The views expressed in this podcast are those of the speakers and do not reflect the opinions of their institutions, clients, friends, families, or pets.

On October 5, the US Department of Energy’s Office of Cybersecurity, Energy Security and Emergency Response (CESER) reached a $3 million partnership agreement with the National Institute of Standards and Technology (NIST) in order to “research and develop tools and practices that will strengthen the cybersecurity of the nation’s energy sector and maritime transportation system.”

According to CESER, 40% of all maritime traffic is comprised of energy products, which highlights the importance of addressing cybersecurity risks at seaports and in maritime transportation to safeguard US energy security. In the past several years, the incidence of cyber-intrusions, malware attacks and other dangerous lapses in cybersecurity impacting the maritime and energy sectors has increased tremendously across the globe.

Continue Reading US DOE and NIST Partner to Improve Cybersecurity in Energy, Maritime Transportation Industries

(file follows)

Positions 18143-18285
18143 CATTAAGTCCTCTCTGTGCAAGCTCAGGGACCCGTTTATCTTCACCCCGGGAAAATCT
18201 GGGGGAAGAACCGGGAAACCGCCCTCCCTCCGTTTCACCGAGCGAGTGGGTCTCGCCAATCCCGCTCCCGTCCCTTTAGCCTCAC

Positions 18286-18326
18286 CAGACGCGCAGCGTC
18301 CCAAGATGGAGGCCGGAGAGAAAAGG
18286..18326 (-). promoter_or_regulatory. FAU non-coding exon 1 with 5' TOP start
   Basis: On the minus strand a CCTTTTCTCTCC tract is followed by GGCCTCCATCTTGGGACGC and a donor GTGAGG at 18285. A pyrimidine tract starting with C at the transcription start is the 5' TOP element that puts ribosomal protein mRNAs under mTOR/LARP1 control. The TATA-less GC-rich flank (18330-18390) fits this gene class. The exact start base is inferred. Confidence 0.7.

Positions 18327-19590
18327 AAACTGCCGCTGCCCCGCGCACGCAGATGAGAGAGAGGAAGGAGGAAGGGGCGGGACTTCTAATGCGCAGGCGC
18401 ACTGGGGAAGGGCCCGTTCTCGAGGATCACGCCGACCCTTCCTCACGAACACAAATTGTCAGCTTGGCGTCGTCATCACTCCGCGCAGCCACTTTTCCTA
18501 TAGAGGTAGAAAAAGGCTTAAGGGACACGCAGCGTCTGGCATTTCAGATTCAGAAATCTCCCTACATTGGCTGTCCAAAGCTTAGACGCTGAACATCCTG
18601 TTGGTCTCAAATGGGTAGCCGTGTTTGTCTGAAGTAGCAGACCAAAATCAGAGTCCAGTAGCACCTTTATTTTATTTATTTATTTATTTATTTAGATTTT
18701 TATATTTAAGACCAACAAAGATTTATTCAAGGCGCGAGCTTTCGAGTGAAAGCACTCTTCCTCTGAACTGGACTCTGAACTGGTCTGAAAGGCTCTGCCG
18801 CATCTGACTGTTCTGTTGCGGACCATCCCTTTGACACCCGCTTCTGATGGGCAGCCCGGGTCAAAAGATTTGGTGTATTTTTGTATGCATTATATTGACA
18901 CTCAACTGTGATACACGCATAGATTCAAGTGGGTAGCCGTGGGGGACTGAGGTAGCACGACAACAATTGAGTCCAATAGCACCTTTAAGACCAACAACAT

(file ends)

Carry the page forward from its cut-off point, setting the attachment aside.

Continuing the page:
This episode features an interview with Ronald Deibert, Professor of Political Science, and Director of the Citizen Lab at the Munk School of Global Affairs & Public Policy, University of Toronto. We talk about his new book, Reset: Reclaiming the Internet for Civil Society. We also talk about the unique Canadian talent for debate that is both bare-fisted and unusually polite. Ron gets to use both talents in our discussion of what’s wrong with the technology ecosystem and whether it can be improved by imposing “restraint” on governments and the private sector.

In the news roundup, I urge Twitter to bring back the Fail Whale to commemorate its whale of a fail in trying to suppress a New York Post story that is bad news for Joe Biden. It’s a disaster on all fronts, with Twitter unable to offer a satisfactory explanation for its suppression of the news report, or to hold to any particular enforcement policy for more than a day, and ended with an embarrassing insistence that the Post can’t have its account back until it deletes tweets that Twitter would probably allow the Post to post today.